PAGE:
Carolina Journal Weekly Report

April 27, 2012

Carolina Journal Weekly Report
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For the week of April 27, 2012 - carolinajournal.com

Reaction of the Week

RALEIGH — State officials are scrambling to close a Medicaid shortfall that could be as high as a quarter-billion dollars, or risk being unable to deliver services to recipients and make payments to providers, reports Carolina Journal.

“We begin having cash problems about two weeks from now,” state budget director Andy Willis said April 17.

State lawmakers are pushing to inject more fiscal discipline and better forecasting into Medicaid budgeting to end a series of annual overruns that have required tapping into the state’s General Fund. The shortfall was $200 million two years ago and $600 million last year.

Much of this year’s deficit is a cash-flow problem caused by a federal delay in approving several cost-saving Medicaid plan amendments North Carolina officials have proposed. This delay has held up money owed to the state. Willis is confident the changes will be approved, but many may not be finalized before the June 30 end of the fiscal year.

Some of the shortfall is due to higher-than-anticipated utilization of the entitlement program.



News Features

CJ: State sees surge in charter school applications
RALEIGH — Demand for new charter schools in the Tar Heel State has surged following the enactment of a bill approved by the N.C. General Assembly and signed into law by Gov. Bev Perdue in 2011 that lifted the 100-school cap.

CJ: State threatens to shut down nutrition blogger
CHARLOTTE — The North Carolina Board of Dietetics/Nutrition is threatening to send a blogger to jail for recounting publicly his battle against diabetes and encouraging others to follow his lifestyle.

CJ: Five Republicans seek Beth Wood’s job
RALEIGH — The five Republicans running for state auditor say incumbent Democrat Beth Wood has been weak in rooting out waste, fraud, and inefficiency in state government. Lack of transparency, selective auditing, and inefficient use of staff resources plague the office, they say.

CJ: Three contend for Democratic nomination in 10th Congressional District
RALEIGH — Three distinct narratives have emerged in the race for the Democratic nomination for the 10th district seat in Congress, where three people hope to emerge the winner and, come fall, replace U.S. Rep. Patrick McHenry, a four-term Republican.

N.C. Senate wants teacher merit pay, end to tenure
RALEIGH — North Carolina’s public school teachers would see employment tenure eliminated, but become eligible for performance bonuses under an education reform package rolled out Monday by Senate Republicans that also seeks to improve early reading skills.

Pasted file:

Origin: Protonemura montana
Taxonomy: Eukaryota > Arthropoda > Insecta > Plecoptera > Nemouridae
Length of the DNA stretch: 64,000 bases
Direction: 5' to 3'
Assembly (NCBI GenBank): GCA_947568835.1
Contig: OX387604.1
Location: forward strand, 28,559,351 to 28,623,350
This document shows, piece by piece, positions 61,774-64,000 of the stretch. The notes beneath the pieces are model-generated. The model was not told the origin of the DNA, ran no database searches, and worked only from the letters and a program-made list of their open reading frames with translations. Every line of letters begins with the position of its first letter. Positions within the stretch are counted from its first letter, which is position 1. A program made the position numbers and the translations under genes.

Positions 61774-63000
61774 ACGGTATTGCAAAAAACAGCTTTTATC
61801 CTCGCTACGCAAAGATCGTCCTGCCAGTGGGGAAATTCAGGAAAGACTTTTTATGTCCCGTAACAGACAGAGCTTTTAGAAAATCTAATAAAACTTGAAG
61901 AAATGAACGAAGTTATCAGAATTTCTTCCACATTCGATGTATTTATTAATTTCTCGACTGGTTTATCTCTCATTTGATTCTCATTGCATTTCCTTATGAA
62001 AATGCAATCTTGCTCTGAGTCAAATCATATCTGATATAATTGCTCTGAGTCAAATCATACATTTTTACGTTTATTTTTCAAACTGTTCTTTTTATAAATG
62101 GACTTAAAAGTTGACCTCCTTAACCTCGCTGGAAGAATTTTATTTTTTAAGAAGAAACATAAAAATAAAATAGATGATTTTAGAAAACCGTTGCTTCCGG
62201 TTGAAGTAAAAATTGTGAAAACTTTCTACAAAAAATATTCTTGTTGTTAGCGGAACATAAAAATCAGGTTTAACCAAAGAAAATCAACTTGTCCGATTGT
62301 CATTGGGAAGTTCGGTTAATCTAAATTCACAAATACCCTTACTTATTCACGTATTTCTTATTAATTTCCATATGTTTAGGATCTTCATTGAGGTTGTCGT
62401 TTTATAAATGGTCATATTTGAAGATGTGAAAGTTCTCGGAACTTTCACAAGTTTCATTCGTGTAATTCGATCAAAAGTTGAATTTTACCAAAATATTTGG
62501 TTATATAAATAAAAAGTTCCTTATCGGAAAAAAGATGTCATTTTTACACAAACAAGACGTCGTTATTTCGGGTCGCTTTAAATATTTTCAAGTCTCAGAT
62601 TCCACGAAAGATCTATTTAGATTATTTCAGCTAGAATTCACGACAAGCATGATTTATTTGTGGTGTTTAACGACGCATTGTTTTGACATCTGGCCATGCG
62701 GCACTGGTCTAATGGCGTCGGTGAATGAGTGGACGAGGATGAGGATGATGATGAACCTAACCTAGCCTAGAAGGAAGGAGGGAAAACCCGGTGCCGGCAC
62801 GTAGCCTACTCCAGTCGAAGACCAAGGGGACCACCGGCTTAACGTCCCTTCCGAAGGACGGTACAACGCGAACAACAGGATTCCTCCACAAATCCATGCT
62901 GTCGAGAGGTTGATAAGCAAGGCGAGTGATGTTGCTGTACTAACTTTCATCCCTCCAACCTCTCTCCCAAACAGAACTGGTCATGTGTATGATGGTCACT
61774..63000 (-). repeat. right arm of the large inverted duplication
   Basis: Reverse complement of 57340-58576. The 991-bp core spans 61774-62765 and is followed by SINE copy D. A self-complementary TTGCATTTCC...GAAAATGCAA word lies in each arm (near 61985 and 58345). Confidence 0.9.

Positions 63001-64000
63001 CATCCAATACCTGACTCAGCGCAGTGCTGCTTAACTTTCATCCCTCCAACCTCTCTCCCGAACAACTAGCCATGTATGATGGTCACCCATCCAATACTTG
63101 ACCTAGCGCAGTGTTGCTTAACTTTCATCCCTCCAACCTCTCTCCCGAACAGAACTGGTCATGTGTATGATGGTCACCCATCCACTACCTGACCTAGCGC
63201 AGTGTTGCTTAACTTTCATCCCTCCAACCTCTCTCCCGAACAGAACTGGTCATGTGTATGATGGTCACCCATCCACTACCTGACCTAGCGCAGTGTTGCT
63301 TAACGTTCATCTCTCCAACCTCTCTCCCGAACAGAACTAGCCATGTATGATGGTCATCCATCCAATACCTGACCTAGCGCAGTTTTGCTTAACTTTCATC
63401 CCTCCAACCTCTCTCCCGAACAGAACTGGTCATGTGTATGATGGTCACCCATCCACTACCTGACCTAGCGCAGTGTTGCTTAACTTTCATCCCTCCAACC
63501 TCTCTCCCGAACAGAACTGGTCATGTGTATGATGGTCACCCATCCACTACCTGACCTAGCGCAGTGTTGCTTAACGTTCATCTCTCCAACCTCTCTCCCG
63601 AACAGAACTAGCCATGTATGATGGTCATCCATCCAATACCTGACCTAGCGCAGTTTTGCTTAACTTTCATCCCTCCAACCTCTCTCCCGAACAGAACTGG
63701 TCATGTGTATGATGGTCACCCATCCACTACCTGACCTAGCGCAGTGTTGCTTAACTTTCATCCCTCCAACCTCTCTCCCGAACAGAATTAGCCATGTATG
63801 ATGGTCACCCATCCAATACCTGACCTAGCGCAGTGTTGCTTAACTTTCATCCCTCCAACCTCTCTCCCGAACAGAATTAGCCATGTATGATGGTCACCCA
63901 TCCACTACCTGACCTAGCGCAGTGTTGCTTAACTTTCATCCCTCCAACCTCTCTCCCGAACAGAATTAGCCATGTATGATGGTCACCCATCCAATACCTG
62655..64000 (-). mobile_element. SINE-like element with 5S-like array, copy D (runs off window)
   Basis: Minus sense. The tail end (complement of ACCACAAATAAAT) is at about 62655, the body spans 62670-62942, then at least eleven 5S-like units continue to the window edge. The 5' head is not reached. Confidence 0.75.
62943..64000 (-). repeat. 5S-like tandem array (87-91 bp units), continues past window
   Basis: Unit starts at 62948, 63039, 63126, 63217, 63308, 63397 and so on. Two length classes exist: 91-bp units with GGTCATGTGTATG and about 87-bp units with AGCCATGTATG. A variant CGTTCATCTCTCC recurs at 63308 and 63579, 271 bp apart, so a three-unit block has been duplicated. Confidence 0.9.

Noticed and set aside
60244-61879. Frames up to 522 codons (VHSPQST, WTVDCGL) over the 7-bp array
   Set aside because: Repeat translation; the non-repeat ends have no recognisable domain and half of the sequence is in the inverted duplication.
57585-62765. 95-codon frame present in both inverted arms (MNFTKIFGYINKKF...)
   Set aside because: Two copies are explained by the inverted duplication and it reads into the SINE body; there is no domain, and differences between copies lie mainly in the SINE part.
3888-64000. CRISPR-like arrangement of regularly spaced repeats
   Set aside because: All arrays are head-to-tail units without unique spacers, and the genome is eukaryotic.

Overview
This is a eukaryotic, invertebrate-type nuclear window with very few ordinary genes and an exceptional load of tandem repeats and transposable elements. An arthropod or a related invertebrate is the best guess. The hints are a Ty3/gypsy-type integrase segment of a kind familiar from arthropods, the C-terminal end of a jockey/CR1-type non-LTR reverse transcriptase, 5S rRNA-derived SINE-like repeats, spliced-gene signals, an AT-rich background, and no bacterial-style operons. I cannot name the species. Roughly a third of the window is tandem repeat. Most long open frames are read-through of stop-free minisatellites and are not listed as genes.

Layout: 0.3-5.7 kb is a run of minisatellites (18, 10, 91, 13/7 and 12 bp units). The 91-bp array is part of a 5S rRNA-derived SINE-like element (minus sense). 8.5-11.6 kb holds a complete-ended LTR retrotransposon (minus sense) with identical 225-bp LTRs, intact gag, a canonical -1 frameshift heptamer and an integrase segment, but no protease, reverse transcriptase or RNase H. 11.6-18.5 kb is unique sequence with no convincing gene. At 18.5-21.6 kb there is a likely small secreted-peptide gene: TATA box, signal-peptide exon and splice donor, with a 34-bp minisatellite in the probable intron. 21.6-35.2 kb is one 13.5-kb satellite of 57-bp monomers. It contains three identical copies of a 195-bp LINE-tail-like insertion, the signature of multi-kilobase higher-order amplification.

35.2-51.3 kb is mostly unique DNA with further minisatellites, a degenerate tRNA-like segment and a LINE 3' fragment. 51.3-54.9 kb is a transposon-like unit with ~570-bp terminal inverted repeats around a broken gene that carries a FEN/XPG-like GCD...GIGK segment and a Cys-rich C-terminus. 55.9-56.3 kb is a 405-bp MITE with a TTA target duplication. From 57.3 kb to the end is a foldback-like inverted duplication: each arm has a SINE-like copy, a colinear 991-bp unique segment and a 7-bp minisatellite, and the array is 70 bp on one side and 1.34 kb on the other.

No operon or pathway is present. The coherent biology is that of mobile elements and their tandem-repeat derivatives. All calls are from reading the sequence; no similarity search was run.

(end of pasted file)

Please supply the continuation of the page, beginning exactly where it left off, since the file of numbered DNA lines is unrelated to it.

Upcoming Events

Monday, April 30, 2012 at 12:00 PM, Noon
A meeting of the Shaftesbury Society
with our special guest John L. Rustin
"North Carolina - The Quintessential Battleground State"

Thursday, May 03, 2012 at 5:30 p.m.
A Panel Discussion on North Carolina's Marriage Amendment
with our special guests Dr. Michael Munger, Chair, Department of Political Science, Duke UniversityKatharine Parker, Legal Director, ACLU of North CarolinaTammy Fitzgerald, Executive Director, NC Values CoalitionKen Klukowski, Director, Center for Religious Liberty,
North Carolina's Proposed Marriage Amendment


John Locke Foundation Carolina Journal Online
The Locker Room Carolina Journal Radio

Capital Quotes

Carrying North Carolina is vital if we are going to win the presidency.
— Soon-to-be former Republican presidential candidate Newt Gingrich, as quoted by the Winston-Salem Journal, speaking in Elkin.

Yes, since 2008, I think you can really say a lot of it’s fizzled.
— UNC-Chapel Hill student Bridget Walsh, commenting to the Raleigh News & Observer on the level of youth support for President Barack Obama in 2008 as compared to today.

We rushed into the law, and we rushed into the implementation. We want to implement it more slowly.
— Rep. Frank Iler, R-Brunswick, as quoted by the Raleigh News & Observer, talking about plans to increase ferry tolls

Eighty percent of the customers that walk in there are women over the age of 40. Is the city saying that older women in the community are such big problems?
Chase Brookes, president of The Internet Based Sweepstakes Organization, commenting to the Asheville Citizen-Times on a proposal to raise the yearly licensing fee on video sweepstakes machines in Asheville.


On The Air This Week…

Carolina Journal Radio

This week on C J Radio…
CJ’s Rick Henderson explains why a Department of Commerce employee’s relationship to a nonprofit is being looked into; Daniel Fine of the New Mexico Center for Energy Policy discusses North Carolina’s opportunity with shale oil deposits; legislators debate who should receive free- and reduced-priced lunches; author Connie Sage talks about the fascinating life of Weather Channel founder Frank Batten; and the Pope Center for Higher Education Policy’s Jenna Ashley Robinson discusses the Spirit of Inquiry awards program.


NC Spin

This week on NC Spin…
Join moderator Tom Campbell for another week of political discussion and debate on the most intelligent television talk show in the state. Topics this week: Elections update: the legislature; the first Racial Justice Act decision; superintendents: “cancer in our budgets;” and UNC health changes. This week’s panelists: John Hood, president of the John Locke Foundation; Chris Fitzsimon of NC Policy Watch; former legislator Connie Wilson; and political consultant Brad Crone.

 

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Material published here may be reprinted provided the
Locke Foundation receives prior notice and appropriate credit is given.

 

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